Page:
Microplastics are small pieces of plastic (less than five millimetres long) that are proving to be harmful to our oceans and waterways. We have known for some time that plastics, generally, are the main type of marine debris in the oceans and Great Lakes of North America and research is showing the same problem in other ocean and lake systems around the world.
Plastics end up in the ocean in many ways. Some are simply thrown in by boaters or those that frequent beaches and shorelines. Some are washed into oceans and lakes as a result of flooding or tsunamis.
As the larger pieces break down due to wave action and scrubbing along beaches and riverbanks they become small enough to enter the “microplastics” classification. These pieces are small enough to be eaten by fish that mistake them for food, and this is how they get into the food chain.
Another source of microplastics entering the waterways comes from everyday items used by millions of people daily in the western world— makeups, facial scrubs and even toothpaste. Plastic microbeads are deliberately used in the manufacture of these products. They have been used in personal care products for more than 50 years, but until about five years ago most consumers were unaware that their use was so widespread.
On December 28, 2015, former U.S. President Obama signed the Microbead-Free Environment Microplastics Waters Act, which prohibited the use of plastic microbeads in cosmetics and personal care products.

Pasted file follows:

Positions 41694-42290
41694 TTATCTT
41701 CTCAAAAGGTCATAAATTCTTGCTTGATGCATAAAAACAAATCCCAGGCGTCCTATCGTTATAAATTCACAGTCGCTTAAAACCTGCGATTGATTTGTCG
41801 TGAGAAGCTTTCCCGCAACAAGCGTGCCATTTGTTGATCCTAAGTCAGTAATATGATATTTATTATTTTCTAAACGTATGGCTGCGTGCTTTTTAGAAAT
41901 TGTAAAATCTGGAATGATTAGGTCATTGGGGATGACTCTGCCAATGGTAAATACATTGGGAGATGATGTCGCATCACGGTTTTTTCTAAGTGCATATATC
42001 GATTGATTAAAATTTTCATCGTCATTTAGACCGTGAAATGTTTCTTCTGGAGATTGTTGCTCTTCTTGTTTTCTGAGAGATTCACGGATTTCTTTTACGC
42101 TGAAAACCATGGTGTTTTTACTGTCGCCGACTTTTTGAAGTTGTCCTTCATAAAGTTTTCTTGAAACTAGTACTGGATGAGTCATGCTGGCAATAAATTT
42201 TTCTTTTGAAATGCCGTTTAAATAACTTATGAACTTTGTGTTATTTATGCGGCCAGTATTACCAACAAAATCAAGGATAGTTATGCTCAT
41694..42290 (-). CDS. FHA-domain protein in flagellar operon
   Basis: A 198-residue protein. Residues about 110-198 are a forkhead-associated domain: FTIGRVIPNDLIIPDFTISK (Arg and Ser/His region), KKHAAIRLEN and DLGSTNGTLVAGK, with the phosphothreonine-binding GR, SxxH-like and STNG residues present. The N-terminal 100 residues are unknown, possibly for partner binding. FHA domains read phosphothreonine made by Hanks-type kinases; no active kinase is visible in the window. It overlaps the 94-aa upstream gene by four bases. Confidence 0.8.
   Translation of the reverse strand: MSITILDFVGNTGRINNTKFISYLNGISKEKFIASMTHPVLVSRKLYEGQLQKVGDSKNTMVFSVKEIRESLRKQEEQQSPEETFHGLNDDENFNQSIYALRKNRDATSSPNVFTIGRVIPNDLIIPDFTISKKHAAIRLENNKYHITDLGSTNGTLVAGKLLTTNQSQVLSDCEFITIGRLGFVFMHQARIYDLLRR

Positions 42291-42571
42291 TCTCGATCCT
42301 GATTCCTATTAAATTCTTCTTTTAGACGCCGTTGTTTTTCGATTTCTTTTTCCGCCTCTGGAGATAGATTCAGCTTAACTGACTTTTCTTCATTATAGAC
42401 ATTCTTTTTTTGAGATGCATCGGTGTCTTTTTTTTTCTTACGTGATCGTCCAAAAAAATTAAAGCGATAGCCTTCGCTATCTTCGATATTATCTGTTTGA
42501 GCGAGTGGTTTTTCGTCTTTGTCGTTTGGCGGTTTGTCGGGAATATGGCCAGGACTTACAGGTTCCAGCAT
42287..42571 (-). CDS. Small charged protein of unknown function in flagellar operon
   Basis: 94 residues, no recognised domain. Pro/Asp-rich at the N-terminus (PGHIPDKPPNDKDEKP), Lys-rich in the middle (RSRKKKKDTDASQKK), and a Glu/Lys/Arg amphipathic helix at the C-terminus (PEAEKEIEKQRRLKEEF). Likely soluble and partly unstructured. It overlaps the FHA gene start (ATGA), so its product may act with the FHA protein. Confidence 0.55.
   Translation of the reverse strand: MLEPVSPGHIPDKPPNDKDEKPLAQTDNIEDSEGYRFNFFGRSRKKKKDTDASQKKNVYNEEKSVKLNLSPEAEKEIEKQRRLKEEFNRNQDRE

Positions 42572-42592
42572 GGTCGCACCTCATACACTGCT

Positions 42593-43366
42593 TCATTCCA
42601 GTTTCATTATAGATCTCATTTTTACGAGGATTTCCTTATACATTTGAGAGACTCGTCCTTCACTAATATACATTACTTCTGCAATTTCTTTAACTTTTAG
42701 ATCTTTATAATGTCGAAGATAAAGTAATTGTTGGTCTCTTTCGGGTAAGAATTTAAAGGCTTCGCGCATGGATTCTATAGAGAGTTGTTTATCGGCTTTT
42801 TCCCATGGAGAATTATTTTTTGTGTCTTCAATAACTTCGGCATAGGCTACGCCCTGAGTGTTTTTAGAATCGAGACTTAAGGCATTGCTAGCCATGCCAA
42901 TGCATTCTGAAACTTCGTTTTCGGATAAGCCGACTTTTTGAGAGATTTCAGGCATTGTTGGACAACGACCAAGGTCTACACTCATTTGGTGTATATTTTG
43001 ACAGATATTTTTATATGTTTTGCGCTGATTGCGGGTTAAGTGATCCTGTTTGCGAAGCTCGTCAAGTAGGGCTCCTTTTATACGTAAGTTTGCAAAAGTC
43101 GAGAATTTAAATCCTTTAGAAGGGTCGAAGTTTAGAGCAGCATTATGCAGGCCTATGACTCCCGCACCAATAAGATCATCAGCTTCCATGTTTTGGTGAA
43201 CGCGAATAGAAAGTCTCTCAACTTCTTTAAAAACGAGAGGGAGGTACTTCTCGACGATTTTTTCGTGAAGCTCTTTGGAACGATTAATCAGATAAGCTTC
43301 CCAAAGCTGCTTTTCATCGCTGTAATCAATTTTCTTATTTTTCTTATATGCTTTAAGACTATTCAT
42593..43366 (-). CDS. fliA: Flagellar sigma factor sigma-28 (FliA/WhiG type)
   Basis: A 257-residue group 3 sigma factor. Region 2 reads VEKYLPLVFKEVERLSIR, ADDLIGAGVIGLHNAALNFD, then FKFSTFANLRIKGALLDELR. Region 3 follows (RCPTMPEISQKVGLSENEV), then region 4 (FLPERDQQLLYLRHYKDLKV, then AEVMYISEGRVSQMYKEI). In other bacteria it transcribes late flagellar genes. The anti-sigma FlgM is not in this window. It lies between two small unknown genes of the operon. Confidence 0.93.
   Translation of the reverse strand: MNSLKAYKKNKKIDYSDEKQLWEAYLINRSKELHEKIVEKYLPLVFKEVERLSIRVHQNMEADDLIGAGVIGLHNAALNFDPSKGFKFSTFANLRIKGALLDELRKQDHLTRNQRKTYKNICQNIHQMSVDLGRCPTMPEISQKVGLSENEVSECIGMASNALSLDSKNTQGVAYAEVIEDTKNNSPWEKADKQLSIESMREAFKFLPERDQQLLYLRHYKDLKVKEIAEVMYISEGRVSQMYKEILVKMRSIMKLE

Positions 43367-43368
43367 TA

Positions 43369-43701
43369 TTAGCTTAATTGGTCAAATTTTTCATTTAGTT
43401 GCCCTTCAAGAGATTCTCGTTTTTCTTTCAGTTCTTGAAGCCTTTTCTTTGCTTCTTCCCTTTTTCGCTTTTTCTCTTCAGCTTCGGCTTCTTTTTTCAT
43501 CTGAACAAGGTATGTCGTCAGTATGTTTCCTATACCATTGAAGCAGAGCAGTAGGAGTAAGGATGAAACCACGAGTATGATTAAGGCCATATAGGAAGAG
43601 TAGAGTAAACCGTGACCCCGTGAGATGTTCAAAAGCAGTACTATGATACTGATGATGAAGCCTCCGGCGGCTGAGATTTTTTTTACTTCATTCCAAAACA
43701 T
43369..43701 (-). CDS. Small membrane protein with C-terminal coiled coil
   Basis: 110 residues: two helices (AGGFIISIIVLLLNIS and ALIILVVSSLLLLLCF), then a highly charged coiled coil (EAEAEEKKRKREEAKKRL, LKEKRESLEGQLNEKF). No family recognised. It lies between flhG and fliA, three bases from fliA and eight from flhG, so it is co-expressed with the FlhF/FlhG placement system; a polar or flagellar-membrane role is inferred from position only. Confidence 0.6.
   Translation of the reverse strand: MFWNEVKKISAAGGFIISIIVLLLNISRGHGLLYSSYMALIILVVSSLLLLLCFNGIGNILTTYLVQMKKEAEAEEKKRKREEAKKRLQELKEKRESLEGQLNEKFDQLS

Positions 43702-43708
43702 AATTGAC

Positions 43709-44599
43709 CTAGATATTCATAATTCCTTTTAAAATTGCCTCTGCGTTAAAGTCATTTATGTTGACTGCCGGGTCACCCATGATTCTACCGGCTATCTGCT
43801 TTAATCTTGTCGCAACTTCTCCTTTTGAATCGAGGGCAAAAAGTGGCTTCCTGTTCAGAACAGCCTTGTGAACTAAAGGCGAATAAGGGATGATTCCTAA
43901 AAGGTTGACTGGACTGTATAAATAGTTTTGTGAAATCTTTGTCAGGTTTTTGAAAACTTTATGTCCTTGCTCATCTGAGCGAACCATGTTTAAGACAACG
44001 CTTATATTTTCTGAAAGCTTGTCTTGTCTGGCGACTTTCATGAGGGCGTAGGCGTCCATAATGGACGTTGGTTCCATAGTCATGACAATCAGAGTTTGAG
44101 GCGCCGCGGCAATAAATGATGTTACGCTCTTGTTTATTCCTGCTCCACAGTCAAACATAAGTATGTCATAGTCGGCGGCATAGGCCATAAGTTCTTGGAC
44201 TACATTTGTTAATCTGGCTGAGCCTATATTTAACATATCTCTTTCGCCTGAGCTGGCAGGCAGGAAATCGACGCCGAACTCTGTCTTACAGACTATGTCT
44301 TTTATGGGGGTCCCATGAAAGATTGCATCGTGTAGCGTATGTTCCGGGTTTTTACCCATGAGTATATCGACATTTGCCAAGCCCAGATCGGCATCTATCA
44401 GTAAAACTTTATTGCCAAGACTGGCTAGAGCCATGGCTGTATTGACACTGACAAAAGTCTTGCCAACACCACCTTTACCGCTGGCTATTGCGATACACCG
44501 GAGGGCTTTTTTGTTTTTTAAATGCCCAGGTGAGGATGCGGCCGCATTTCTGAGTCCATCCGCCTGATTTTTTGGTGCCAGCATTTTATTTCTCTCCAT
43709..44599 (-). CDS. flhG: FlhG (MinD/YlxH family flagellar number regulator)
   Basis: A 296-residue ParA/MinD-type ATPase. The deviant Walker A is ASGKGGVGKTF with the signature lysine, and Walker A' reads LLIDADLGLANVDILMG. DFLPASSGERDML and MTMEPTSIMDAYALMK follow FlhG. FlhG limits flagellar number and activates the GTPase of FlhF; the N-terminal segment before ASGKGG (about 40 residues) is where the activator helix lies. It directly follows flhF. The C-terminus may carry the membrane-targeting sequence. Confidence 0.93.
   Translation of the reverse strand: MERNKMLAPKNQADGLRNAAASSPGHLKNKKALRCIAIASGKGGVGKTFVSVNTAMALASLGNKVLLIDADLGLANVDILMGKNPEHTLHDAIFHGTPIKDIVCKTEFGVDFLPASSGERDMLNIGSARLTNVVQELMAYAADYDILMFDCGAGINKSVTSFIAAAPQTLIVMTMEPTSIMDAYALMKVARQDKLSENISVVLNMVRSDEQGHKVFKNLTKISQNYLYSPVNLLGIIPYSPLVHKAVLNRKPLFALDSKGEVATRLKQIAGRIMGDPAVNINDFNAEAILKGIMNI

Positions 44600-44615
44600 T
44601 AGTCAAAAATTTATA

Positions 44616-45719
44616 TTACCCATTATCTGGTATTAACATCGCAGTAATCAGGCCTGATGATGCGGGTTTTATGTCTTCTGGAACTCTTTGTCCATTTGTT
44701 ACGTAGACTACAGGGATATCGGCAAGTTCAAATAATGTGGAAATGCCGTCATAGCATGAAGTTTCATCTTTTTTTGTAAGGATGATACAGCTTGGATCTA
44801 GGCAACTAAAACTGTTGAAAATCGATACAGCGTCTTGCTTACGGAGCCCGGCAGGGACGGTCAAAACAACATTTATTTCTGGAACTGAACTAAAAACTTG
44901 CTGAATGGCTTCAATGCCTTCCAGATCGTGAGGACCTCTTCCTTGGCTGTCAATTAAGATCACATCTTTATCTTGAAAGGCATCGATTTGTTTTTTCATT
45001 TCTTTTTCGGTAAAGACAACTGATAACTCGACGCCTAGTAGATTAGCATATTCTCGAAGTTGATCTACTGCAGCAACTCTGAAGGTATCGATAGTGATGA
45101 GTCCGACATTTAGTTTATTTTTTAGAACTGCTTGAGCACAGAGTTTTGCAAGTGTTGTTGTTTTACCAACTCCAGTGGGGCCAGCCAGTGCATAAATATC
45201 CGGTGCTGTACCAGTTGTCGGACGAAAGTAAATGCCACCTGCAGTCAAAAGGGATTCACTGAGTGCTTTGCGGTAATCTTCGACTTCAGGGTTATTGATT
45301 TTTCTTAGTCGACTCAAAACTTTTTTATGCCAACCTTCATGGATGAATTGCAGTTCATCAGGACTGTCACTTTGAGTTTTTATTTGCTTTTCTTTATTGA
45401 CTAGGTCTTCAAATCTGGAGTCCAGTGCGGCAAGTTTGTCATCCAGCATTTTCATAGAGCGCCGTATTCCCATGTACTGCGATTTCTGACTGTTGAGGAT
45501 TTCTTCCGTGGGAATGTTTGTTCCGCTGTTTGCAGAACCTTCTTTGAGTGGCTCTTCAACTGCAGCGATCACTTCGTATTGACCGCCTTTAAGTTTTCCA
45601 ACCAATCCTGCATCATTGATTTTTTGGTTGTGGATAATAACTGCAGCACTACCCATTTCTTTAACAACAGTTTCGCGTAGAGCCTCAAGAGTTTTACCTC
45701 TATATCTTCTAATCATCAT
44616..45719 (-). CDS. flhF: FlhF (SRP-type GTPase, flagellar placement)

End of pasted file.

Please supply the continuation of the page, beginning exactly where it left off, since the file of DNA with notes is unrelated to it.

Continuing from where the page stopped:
The UK parliament has passed legislation prohibiting the use of plastic microbeads in personal care products by the end of 2017 and pressure to do the same is being applied to other governments around the world.
Canada has also prohibited the manufacturing of microbeads in Canadian consumer products.
The war against microbeads used in manufactured products has been fully engaged and it appears progress is being made in that battle. However, another plastic by-product is making its way into waterways around the world and it’s the result of washing certain types of clothing we wear.
Many clothing items, from yoga pants to waterproof jackets, are made of polyester threads. Almost all “wicking” and “breathable” products are also woven of the same type of thread. Chemically it is polyene terephtalate, also known as PET.